The girls begged me to go to West Kirby, so I obliged and we started to walk along the promenade around the lake, but the wind was blowing and the water from the lake more than seeping into our shoes. Maybe this wander wasn't such a good idea after all.
Next best thing. The girls played in the sand, whilst my mom and I watched them, seated in the comfort of the car.....parked alongside the beach.
Their fun however didn't last long as the heavens opened and I thanked the good Lord that I'd listened to my wise mother who'd suggested bringing the car closer to the sand! It had been a full day and I'd achieved most of what I'd set out to do. At least I could say that I'd shared my experience of Liverpool with the family.
We came to the third day with a great deal of expectation and certain complications. My mother had always said she wanted to visit the Liverpool Tate as they were holding an exhibition on Gustav Klimt, an artist that she admires. This could have caused a problem, if not for the kind offer of her friend (the husband and wife are members of the gallery and the visit operates on a timed system.....except if you are members) to take her round the exhibit.
We dropped her off and made our way to Chester Zoo, the original raison-d'etre for the visit. It was worth the trip because the zoo is nothing short of fabulous. My particular favourite moment was right at the start when we were watching the Elephants! It was incredible to see how they manipulated their trunks to pick up tree branches and put them into their mouths. I wasn't aware that an elephant has "fingers" at the end of it's trunk and can use these to turn the branches around, or indeed break them into smaller pieces. Quite extraordinary.
The other highlight was my facing a long held fear of bats. Tali and I aren't too keen on the winged creatures, but Dassi wanted to go into the free-flying bat cave. I hesitatingly agreed, my stomach churning and made it through alive. The funniest point though being when Tali asked me to let go of her hand! I know who was more frightened of those horrible flying rats.
To make her point even more obvious, she and Dassi ended up going into the cave three times. I hope you will understand that I didn't follow.
We did something quite smart. Tali said she wanted to see the aquarium, which is situated across the park from the entrance, so we aimed for the spot and in the process saw the entire zoo. The weather was not pleasant, but it didn't stop us having a grand day out.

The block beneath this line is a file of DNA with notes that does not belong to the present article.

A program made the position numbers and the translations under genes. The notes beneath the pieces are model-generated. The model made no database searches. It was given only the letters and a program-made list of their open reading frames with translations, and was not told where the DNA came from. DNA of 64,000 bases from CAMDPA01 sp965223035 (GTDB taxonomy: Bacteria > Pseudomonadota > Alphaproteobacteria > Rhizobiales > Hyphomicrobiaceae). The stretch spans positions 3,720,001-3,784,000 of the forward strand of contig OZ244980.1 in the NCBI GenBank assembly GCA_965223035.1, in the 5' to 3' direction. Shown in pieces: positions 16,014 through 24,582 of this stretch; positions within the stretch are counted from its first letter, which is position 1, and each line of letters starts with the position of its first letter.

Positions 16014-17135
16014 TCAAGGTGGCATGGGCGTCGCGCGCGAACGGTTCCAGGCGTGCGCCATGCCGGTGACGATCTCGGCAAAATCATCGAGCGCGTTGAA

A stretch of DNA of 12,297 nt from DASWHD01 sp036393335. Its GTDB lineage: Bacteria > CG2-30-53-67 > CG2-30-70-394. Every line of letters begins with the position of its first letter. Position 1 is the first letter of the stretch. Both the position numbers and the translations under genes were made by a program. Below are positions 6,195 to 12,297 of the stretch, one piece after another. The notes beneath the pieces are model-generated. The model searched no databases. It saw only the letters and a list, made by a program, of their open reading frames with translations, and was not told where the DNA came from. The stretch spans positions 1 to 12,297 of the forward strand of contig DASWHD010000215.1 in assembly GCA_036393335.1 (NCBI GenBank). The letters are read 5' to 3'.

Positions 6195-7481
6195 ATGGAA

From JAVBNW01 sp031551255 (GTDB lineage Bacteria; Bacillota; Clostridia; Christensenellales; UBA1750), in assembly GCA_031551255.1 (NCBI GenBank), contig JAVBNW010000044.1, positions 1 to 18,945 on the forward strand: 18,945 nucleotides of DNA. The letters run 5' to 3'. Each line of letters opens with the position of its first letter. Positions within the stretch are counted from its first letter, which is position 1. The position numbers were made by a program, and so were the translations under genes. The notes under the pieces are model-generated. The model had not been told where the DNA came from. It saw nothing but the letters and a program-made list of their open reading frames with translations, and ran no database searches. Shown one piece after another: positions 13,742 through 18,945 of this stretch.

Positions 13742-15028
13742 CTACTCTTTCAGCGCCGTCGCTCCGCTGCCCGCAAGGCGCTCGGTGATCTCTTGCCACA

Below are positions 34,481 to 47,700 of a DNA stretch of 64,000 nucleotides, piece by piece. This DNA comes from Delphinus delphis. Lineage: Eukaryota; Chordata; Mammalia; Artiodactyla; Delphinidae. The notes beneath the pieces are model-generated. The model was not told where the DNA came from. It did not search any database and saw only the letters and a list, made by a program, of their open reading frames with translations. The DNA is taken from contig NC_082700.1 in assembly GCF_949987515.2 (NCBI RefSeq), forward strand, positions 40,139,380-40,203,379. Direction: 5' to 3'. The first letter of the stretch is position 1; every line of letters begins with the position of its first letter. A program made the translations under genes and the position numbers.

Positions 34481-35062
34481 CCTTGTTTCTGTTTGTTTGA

Time to go.
We went back into Liverpool to pick my mother up and then out again, to head back to London, which we reached about five hours later. I know I should have taken more breaks, especially when driving at night, but getting home at midnight was probably late enough.
I scored my third hat trick and Liverpool is still beckoning to me. Oh well, there's always next year.
(If you're my friend on Facebook, feel free to have a look at the photos I've uploaded.)
Thursday, 21 August 2008
This letter written by someone with no vested interest in either side really nails it. Please take the time to read it, and if you agree with its importance perhaps you will consider distributing it to your e-mail distribution lists. It is important for people to know the truth.......
" If you are so sure that Palestine, the country, goes back through most of recorded history I expect you to be able to answer a few basic questions about that country:
- When was it founded and by whom?
- What were its borders?
- What was its capital?
- What were its major cities?
- What constituted the basis of its economy?
- What was its form of government?
- Can you name at least one Palestinian leader before Arafat?
- Was Palestine ever recognized by a country whose existence, at that time or now, leaves no room for interpretation?
- What was the language of the country of Palestine?
- What was the prevalent religion of the country of Palestine?
- What was the name of its currency?
- Choose any date in history and tell what was the approximate exchange rate of the Palestinian monetary unit against the US dollar, German mark, GB pound, Japanese yen, or Chinese Yuan on that date.
- And, finally, since there is no such country today, what caused its demise and when did it occur?
If you are lamenting the low sinking of a once proud nation. Please tell me, when exactly was that nation proud and what was it so proud of?
And here is the least sarcastic question of all: If the people you mistakenly call Palestinians are anything but generic Arabs collected from all over -- or thrown out of -- the Arab world, if they really have a genuine ethnic identity that gives them right for self-determination, why did they never try to become independent until Arabs suffered their devastating defeat in the Six Day War?
I hope you avoid the temptation to trace the modern day Palestinians to the Biblical Philistines: substituting etymology for history won't work here.
The truth should be obvious to everyone who wants to know it. Arab countries have never abandoned the dream of destroying Israel; they still cherish it today. Having time and again failed to achieve their evil goal with military means, they decided to fight Israel by proxy.
For that purpose, they created a terrorist organization, cynically called it the Palestinian people and installed it in Gaza, Judea, and Samaria. How else can you explain the refusal by Jordan and Egypt to unconditionally accept back the West Bank and Gaza, respectively?